and instinctively moved behind his brother. Barde looked over his shoulder at
him. “Well, what does it say?” he asked.

“It’s Old Verian, I
think,” Loster recognised the strange shapes from his studies with Aifayne,

“But what?”

Loster raised his hand
to his mouth, absently chewing his grimy thumbnail. “Well
word.” He pointed at a jagged symbol. “I’m not supposed to say
it out loud.”

“What do you mean?"

“I mean the writing, the
man in the picture. It’s Him.”

Barde blinked. “Not the
Black God?”

Loster gasped. “Ssssh.
What if He hears?” This adventure had been his idea but he was beginning to
like it less and less. None of the stories that haunted his slumber were more
chilling than the horror tales of the Unnamed. Loster had overheard His true
name once but knew it was not to be uttered aloud. Not unless you were one of
his thralls from the Temple Deep or were spinning the cruellest of

“Don’t be a baby. He
can’t hear us."

“He’s always listening.
That’s what gods do.” Loster could feel the cold without his tunic and had lost
his appetite for this particular excursion. “We should get back. Mother will be
worried.” He knelt and pulled on his soiled and torn shirt.

Barde knotted his brow.
“Well what about my dirk?” he asked, cocking his head.

“What about it?”

“I’m not going home
without it.” Barde folded his arms across his chest.

“But it went down
there," Loster said. He gestured at the emptiness behind him. “We have to
go down there to get it anyway."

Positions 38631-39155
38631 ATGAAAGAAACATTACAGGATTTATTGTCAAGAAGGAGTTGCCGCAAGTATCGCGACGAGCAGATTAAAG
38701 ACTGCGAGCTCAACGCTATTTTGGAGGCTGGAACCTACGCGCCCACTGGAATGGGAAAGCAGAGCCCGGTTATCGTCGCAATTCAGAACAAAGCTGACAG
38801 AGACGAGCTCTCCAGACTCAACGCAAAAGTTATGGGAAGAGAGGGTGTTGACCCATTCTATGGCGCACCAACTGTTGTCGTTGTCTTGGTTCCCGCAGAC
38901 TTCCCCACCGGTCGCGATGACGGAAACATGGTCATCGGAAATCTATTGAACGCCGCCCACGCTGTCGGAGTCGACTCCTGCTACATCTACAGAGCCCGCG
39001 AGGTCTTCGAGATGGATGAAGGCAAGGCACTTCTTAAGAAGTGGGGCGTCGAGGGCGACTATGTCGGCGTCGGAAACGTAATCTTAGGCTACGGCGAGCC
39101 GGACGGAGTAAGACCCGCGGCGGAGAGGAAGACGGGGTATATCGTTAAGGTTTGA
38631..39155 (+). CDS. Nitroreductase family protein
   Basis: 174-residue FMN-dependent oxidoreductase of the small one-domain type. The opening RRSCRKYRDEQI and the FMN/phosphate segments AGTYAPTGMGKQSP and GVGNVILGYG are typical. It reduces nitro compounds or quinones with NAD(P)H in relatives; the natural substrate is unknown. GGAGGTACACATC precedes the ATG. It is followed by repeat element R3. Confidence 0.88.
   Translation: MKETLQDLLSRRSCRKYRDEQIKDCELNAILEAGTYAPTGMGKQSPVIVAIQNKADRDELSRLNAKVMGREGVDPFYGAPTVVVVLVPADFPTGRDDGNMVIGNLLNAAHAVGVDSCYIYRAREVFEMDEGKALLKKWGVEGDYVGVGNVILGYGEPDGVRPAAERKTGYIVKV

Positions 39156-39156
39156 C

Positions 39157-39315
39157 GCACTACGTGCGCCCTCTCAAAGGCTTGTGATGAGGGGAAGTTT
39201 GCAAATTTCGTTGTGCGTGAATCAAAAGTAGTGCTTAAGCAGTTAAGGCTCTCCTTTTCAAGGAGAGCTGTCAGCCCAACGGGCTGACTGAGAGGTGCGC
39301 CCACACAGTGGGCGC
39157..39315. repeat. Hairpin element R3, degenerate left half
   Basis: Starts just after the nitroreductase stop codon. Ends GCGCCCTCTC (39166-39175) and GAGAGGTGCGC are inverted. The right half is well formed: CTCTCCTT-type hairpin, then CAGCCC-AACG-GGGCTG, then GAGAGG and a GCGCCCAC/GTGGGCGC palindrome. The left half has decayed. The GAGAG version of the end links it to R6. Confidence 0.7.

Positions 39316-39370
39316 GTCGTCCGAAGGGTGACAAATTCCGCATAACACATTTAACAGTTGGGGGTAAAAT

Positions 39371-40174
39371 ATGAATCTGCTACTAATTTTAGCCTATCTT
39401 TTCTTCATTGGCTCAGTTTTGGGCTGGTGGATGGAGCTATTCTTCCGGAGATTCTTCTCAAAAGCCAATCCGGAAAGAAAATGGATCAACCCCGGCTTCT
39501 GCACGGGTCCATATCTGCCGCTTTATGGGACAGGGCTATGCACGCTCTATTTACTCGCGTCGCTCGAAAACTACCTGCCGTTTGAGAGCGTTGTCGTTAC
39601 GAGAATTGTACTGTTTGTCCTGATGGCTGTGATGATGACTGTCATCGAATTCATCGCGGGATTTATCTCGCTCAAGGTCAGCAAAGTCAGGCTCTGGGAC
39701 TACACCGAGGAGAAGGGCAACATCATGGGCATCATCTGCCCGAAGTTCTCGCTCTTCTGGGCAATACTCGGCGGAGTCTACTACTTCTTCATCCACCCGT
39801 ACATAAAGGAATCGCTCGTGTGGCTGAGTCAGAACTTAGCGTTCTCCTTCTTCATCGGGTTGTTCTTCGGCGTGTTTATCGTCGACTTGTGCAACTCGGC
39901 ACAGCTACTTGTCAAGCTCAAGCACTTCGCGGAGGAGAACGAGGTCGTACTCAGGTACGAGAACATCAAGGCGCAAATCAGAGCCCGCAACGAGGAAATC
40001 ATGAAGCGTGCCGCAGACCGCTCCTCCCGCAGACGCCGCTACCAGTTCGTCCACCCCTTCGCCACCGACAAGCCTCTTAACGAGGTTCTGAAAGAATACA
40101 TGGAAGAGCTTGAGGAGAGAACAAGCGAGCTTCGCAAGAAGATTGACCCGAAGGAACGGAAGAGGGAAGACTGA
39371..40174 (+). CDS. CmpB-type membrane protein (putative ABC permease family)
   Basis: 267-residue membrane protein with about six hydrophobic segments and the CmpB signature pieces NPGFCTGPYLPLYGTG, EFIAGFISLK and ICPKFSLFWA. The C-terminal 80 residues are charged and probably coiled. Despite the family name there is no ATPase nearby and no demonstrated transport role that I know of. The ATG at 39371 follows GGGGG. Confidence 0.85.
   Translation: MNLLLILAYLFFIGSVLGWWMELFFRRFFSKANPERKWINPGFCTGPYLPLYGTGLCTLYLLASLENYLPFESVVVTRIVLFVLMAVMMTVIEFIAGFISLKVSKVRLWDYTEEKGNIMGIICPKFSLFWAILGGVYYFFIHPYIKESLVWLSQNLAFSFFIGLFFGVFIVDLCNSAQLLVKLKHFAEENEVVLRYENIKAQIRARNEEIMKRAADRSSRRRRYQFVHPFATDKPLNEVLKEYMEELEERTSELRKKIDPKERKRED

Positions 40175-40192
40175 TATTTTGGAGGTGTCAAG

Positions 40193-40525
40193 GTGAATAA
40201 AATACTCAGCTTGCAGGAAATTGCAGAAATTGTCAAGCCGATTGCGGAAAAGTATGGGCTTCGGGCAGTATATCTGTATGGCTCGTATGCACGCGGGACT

“Not if there’s a better
one.” Barde jerked a thumb at the portal into the mountain.

To Loster it looked like
the maw of some fell beast waiting to swallow the two small boys. “We don’t
know what’s in there…”

“Afraid are we? That
makes sense at your age.”

Loster scowled. The
challenging voice in his head was strangely silent on this matter. Instead it
seemed that his older brother had taken its place.

“I’m not afraid, I
just…” he paused. “It’s
.” He
pointed at the mosaic. “We don’t know what it means.”

“So let’s find out,”
said Barde.

They stepped through the
doorway into the Widowpeak, though both took care to walk around the dark
figure on the floor.


The stairs were covered
in a fine dust, thick and cloying. Barde had scraped away a pile with his foot
near the entrance, uncovering black marble underneath. He led the way with
Loster a few paces behind, half crouched and ready to spring away at the first
sign of danger. Overhead, several beams of sunlight criss-crossed the
passageway, providing just enough illumination to see by.

“There must be channels
cut into the rock. Mirrors or something,” said Barde. Loster nodded and then
realised that his brother couldn’t see him. He gave him a gentle shove in the
back to keep moving.

As they went deeper, the
light from the entrance faded, yet Loster became aware of a bluish glow that
fought the gloom back into the corners. The air grew warmer, and Loster's
nostrils tingled with a musty, unpleasant smell. Once, perhaps, this tunnel had
been lit by rows of torches; he could see the rusted hoops clinging hopefully
to the walls at regular intervals. The walls themselves were smooth stone,
broken every now and again by a half-column that cast the stone on either side
into shadow.